Peanut butter is pretty delicious on its own, and don’t tell us that you’ve never eaten a spoonful of jelly by itself—but when they come together, it’s pure magic. The same can be said for a company's sales and marketing department. By themselves, they can run okay for a while- but the two become exponentially more effective when they work together.
A company’s sales and marketing teams are both working toward the same goal: securing business and helping their company grow. The recipe each department uses though, can vary greatly. Let’s use a lighting rep agency as an example.
The Outside Sales team communicates directly with their target audience, whether that is specifiers, contractors, distributors, or municipalities. This might be in person (during a lunch and learn, counter day, etc.), over the phone, or by email. The sales cycle is usually long, taking place over multiple conversations in which the salesperson learns about the project’s specific needs and restrictions. Salespeople interface with the customer to help them understand how their product can meet needs or offer a solution.
It could also be a very swift process in which an Inside Sales person is able to cross a fixture schedule, or provide a solution for a customer over the phone.
Marketing is a much more comprehensive undertaking—with a sole purpose of increasing brand or product recognition to the target audience as a whole. The methods, strategies, and channels utilized by a marketing team look very different than they did just 10 years ago. Modern marketing efforts have gone primarily digital, including (but not limited to): Content marketing, social media, email campaigns, website and SEO.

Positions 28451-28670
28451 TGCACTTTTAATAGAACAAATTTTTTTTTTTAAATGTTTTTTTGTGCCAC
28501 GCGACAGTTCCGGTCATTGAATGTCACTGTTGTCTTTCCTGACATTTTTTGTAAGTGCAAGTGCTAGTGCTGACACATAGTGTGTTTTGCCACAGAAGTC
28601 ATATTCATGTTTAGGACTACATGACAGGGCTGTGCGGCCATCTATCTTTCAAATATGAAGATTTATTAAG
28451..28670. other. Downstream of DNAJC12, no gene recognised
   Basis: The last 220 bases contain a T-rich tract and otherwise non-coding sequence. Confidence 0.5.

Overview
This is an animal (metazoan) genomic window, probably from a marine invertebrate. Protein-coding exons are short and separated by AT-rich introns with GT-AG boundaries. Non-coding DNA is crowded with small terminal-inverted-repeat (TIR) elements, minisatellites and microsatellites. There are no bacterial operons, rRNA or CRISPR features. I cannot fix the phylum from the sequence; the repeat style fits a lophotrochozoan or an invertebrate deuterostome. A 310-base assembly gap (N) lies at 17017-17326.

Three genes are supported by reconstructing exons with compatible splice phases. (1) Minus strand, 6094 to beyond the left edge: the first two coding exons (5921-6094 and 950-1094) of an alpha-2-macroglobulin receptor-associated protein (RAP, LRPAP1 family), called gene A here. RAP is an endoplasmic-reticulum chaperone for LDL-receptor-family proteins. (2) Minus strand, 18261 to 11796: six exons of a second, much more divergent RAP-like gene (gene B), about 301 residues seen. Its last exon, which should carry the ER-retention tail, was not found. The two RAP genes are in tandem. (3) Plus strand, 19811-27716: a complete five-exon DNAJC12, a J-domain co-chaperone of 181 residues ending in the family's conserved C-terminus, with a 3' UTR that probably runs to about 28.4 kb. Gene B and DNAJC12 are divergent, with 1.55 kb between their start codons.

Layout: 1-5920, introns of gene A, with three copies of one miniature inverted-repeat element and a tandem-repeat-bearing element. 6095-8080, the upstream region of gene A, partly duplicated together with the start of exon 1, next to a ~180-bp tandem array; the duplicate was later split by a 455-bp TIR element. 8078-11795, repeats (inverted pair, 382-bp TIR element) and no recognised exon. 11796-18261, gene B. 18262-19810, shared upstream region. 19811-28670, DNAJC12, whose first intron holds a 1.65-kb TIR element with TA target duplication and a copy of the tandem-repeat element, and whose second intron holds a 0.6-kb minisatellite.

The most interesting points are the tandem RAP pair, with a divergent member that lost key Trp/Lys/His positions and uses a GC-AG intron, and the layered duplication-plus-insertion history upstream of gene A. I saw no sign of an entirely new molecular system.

Americans are forecasted to spend $120 billion by 2021 on digital marketing.
There has always been a bit of a rivalry of sorts between sales and marketing teams. This friction can harm your business’s growth.
When sales and marketing teams work congruently, metrics skyrocket and profits soar. So how do you get the opposing sides to align?
Making the Perfect "Peanut Butter and Jelly Sandwich"
How to create a unified sales and marketing strategy
Here are our four top ingredients in the recipe for the perfect PB&J:
1. Know Who You’re Marketing To
One of the first action items on our list when Performance starts working with a new client, is to create a list of targeted “personas.” We work closely with management and sales staff to develop realistic outlines of the types of clients the company wants to target.
2. Let the Sales People Shine
There is a myriad of ways to exhibit the talents of your sales team, but marketing content (website blogs and email blasts) stand out as the most effective. This can be done in one of two ways:
- Highlight a specific sales person after an achievement such as the completion of a large project, or an LC certification.
- Ghostwrite a piece of content on behalf of a salesperson that illustrates their authority and positions them as a thought leader on a specific subject matter such as energy codes, or the latest in LED technology.
3. Collaborate on Marketing Metrics
When your marketing efforts seem to not be making an impact, connect with your sales people. Are you finding that you have low open rates or click-throughs for emails? Huddle up with the sales people for input on what types of content their customers need, and the types they don’t. The needs of customers can change season to season, if there is a shift in the economy, or a new technology emerges.
Ask your salespeople to check in with their customer base, and adapt the marketing content accordingly.
4. Create a Company Culture that Marries Sales and Marketing Efforts
When the left hand doesn’t know what the right hand is up to, no one gets a sandwich. When a sales strategy isn’t completely integrated with a marketing plan, inevitably, both efforts will suffer. When both departments successfully work together to increase brand awareness and grow public perception, the profit margins will follow.
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